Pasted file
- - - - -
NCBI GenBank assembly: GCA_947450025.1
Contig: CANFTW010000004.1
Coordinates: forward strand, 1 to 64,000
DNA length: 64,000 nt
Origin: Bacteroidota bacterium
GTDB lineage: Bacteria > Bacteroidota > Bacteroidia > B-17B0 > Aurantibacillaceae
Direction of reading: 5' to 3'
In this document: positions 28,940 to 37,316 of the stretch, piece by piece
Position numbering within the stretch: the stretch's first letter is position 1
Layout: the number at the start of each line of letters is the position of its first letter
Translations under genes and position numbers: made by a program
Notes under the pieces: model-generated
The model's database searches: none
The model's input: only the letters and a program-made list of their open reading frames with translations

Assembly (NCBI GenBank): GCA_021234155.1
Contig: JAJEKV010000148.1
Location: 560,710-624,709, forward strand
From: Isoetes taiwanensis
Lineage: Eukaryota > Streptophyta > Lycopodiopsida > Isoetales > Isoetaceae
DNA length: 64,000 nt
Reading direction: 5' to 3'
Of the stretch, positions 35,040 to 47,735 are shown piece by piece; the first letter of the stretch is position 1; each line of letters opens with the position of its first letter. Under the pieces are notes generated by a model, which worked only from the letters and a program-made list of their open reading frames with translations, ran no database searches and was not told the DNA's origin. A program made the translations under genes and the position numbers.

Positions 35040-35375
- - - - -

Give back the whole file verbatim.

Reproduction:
NCBI GenBank assembly: GCA_947450025.1
Contig: CANFTW010000004.1
Coordinates: forward strand, 1 to 64,000
DNA length: 64,000 nt
Origin: Bacteroidota bacterium
GTDB lineage: Bacteria > Bacteroidota > Bacteroidia > B-17B0 > Aurantibacillaceae
Direction of reading: 5' to 3'
In this document: positions 28,940 to 37,316 of the stretch, piece by piece
Position numbering within the stretch: the stretch's first letter is position 1
Layout: the number at the start of each line of letters is the position of its first letter
Translations under genes and position numbers: made by a program
Notes under the pieces: model-generated
The model's database searches: none
The model's input: only the letters and a program-made list of their open reading frames with translations

Assembly (NCBI GenBank): GCA_021234155.1
Contig: JAJEKV010000148.1
Location: 560,710-624,709, forward strand
From: Isoetes taiwanensis
Lineage: Eukaryota > Streptophyta > Lycopodiopsida > Isoetales > Isoetaceae
DNA length: 64,000 nt
Reading direction: 5' to 3'
Of the stretch, positions 35,040 to 47,735 are shown piece by piece; the first letter of the stretch is position 1; each line of letters opens with the position of its first letter. Under the pieces are notes generated by a model, which worked only from the letters and a program-made list of their open reading frames with translations, ran no database searches and was not told the DNA's origin. A program made the translations under genes and the position numbers.

Positions 35040-35375